Tom Serafin, the director of food services at Concord Hospital in Concord, New Hampshire, explained the hospital’s commitment to working with local producers: “What is so essential to be successful in healthcare is to have a strong local economy. Who pays our bills? Insurance companies. Who pays [insurance companies]? Employers. Or the government. But [hospitals] can’t survive on what Medicaid pays. We are surviving on revenue from local insurance companies…We cannot afford leakage. It’s a circle that’s essential.”3Tom Serafin, interview by David Zuckerman and Katie Parker, October 29, 2015. Working with local businesses that employ people who utilize hospital services can reduce the “leakage” Serafin refers to.

 

Leverage philanthropic and public resources

Variables to measure
  • Value of services provided by partner organizations
  • Philanthropic and public funding for vendor development
  • Grants available for community economic development efforts
  • Increased donor interest in supporting nontraditional programming and supports
Ways to increase impact
  • Develop partnerships with organizations focused on inclusive, economic development

Another benefit to health systems adopting local sourcing initiatives is that they can attract and leverage philanthropic and public funding to do so. Mary Beth Levine at UH, described how their focus on creating economic opportunity brought more resources to supplier diversity efforts. “It certainly opens up access to national foundations and national funding…Local is one thing but if you combine local with job development and economic opportunities, and raise up communities that historically have been underserved, then I think it really resonates.” Specifically, Levine said that their work with Evergreen Cooperatives, a network of worker-owned businesses that hire from these same underserved neighborhoods, helped open up the hospital donor pool.4Mary Beth Levine, interview by David Zuckerman and Katie Parker, May 10, 2016. While philanthropic and public resources should flow to community-based groups leading the efforts, health systems can play a convening role, or even write letters of support for community grantees. Public and philanthropic investments in the local business ecosystem will necessarily benefit the hospital’s supply chain.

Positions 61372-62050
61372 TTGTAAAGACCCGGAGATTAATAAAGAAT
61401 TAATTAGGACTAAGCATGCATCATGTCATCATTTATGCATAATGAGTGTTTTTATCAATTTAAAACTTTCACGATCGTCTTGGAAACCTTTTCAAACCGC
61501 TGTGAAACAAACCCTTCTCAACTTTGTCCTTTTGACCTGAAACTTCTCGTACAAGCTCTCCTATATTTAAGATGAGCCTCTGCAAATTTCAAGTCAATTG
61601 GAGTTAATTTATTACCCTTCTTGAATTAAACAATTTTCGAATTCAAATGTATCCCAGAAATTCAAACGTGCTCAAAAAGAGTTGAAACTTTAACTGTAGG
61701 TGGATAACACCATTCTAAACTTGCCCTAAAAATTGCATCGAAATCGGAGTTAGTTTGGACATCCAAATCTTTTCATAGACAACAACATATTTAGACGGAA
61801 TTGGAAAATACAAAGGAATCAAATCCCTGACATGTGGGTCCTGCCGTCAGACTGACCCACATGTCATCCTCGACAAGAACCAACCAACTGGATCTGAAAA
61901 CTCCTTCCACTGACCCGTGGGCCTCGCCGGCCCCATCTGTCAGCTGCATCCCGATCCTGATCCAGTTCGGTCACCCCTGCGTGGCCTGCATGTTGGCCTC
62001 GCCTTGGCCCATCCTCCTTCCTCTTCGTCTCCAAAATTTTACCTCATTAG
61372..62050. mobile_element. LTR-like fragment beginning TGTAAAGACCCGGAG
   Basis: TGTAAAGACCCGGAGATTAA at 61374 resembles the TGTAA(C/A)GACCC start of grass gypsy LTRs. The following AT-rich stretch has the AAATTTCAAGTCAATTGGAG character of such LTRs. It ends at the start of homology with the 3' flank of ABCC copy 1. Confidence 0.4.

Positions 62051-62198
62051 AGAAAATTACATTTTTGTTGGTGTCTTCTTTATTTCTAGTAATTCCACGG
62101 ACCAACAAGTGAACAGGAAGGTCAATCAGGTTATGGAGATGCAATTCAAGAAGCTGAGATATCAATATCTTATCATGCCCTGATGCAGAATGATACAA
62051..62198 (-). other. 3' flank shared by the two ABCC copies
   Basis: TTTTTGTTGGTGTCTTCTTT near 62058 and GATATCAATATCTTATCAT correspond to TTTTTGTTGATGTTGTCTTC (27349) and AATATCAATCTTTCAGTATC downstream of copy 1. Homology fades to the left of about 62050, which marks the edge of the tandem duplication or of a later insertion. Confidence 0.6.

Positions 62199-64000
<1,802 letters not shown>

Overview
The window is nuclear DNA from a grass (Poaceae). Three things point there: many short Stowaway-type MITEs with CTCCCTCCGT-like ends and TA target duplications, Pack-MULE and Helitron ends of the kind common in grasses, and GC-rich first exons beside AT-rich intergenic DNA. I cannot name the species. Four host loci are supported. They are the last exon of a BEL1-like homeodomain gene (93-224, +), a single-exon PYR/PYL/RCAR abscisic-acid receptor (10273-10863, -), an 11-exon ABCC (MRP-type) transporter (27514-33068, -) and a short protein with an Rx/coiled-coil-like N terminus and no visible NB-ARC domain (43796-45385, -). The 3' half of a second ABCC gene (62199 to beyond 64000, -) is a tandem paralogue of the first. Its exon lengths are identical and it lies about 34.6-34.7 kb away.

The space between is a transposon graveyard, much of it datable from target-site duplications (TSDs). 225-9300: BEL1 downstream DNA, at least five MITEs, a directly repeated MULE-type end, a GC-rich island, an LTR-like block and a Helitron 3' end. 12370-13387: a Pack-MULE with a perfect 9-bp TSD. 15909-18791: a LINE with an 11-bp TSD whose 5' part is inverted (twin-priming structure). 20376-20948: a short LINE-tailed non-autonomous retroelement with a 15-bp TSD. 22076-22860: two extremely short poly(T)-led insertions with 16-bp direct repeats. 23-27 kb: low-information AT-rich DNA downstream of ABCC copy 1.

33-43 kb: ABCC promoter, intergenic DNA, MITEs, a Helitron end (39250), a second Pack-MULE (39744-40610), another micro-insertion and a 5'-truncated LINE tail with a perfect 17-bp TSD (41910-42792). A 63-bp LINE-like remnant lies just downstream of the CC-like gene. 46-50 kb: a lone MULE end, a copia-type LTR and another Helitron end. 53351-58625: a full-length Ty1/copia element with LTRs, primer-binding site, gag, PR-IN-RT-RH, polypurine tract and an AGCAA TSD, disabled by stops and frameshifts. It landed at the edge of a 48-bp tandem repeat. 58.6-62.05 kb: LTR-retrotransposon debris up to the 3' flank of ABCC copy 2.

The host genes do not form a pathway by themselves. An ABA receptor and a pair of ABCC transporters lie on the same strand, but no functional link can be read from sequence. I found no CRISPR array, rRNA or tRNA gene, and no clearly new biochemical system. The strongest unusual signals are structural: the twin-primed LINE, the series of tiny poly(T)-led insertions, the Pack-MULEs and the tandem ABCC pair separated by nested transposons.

Some communities already have a strong ecosystem of organizations working to support inclusive, local businesses. Health systems can help anchor such development. For example, business support organizations often provide technical assistance to vendors working with the hospital or health system. Collaboration between the hospital and these organizations can help make technical assistance programming more effective, as business owners are able to prepare for and apply their recently acquired knowledge to actual contracting opportunities. The hospital is then able to leverage the expertise and business acumen of the organization providing technical assistance, and benefit from a more qualified vendor base.

Additional Benefits

A MORE EXPANSIVE NOTION OF ROI

  • Improve overall community health and well-being
  • Become a provider of choice
  • Meet other strategic goals, such as sustainability

References   [ + ]

1. Kenneth Grant, interview by David Zuckerman and Katie Parker, Baltimore, MD, February 5, 2016.
2. Steve Standley, interview by Ted Howard, October 2, 2016.
3. Tom Serafin, interview by David Zuckerman and Katie Parker, October 29, 2015.
4. Mary Beth Levine, interview by David Zuckerman and Katie Parker, May 10, 2016.